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China says fully ready to defend interests in trade war

FILE PHOTO: Chinese Vice Premier Liu He, right, looks as U.S. Treasury Secretary Steven Mnuchin, center, swaps places with his Trade Representative Robert Lighthizer during a photograph session before they proceed to their meeting at the Diaoyutai State Guesthouse in Beijing, Wednesday, May 1, 2019. Andy Wong/Pool via REUTERS - RC168CE312A0/File Photo

BEIJING, May 9 (Reuters) – China is fully prepared to defend its interests in its trade war with the United States, but hopes the United States can resolve problems through dialogue instead of unilateral steps, the Chinese commerce ministry said on Thursday.

China has the determination and capacity to defend its interests, but hopes the U.S. can meet it halfway, Gao Feng, the ministry’s spokesman, told reporters.

Vice Premier Liu He is heading a delegation set to hold talks with U.S. counterparts in Washington on Thursday and Friday aimed at salvaging a deal, after President Donald Trump threatened to hike tariffs on Chinese goods on Friday.

China opposes unilaterally imposed tariffs, and will not succumb to any pressure, Gao said.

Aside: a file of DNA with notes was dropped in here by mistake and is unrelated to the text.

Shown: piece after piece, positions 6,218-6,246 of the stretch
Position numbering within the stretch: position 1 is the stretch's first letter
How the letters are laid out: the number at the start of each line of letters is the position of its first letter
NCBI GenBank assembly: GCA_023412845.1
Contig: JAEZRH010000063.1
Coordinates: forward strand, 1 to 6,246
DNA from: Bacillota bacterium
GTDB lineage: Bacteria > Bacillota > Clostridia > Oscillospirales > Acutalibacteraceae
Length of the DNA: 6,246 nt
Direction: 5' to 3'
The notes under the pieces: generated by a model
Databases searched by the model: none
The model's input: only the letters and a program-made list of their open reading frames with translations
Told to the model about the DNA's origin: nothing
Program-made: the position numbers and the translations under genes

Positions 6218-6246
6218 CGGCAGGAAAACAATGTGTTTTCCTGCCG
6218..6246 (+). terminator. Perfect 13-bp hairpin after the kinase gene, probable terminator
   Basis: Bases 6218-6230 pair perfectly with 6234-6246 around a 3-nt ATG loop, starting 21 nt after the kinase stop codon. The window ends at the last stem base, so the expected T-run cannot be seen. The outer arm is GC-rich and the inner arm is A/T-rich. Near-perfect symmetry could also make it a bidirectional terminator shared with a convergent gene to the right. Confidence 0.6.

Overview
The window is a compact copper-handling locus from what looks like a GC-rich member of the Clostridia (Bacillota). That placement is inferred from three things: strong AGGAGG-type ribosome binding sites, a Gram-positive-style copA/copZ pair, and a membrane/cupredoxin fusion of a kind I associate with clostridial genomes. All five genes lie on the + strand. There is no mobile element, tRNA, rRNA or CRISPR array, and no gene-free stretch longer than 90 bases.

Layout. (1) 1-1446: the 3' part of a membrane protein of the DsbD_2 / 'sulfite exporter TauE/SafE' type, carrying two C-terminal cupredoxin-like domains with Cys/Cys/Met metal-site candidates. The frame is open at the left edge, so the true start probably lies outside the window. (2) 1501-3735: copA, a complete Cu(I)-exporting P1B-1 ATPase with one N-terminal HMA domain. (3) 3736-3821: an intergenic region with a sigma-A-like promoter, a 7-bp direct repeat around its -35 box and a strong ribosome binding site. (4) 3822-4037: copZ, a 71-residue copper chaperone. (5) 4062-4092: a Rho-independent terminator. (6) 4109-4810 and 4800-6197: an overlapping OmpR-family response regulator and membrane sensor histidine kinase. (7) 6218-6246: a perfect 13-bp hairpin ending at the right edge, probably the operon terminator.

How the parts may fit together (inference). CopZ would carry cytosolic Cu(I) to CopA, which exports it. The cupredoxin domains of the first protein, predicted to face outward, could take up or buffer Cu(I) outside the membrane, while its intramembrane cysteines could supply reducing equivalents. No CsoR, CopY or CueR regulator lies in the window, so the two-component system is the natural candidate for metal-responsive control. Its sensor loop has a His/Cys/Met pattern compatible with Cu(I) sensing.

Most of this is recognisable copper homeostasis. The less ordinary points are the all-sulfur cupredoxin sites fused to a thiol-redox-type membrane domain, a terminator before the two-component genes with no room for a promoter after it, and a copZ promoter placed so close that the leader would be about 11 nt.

The U.S. Trade Representative’s office said tariffs on $200 billion of Chinese goods would rise to 25 percent from 10 percent at 12:01 a.m. (0401 GMT) on Friday.

These include chemicals, building materials, furniture and some consumer electronics.

The U.S. tariff action would come in the middle of meetings between Liu and Trump’s top trade officials in Washington. Expectations were recently riding high for a deal to be reached, but a deep rift opened up last weekend over the language of the proposed pact.

Reaching a deal requires effort from both sides, Gao said, adding that China had demonstrated its sincerity in the ultimate form by sending its trade delegation to the U.S. despite Washington’s tariff threats.

The world’s two largest economies have been embroiled in a tit-for-tat tariff war since July 2018 over U.S. demands that the Asian powerhouse adopt policy changes that would, among other things, better protect American intellectual property and make China’s market more accessible to U.S. companies.

Trump also threatened on Sunday to levy tariffs on an additional $325 billion of China’s goods, on top of the $250 billion of its products already hit by import taxes.

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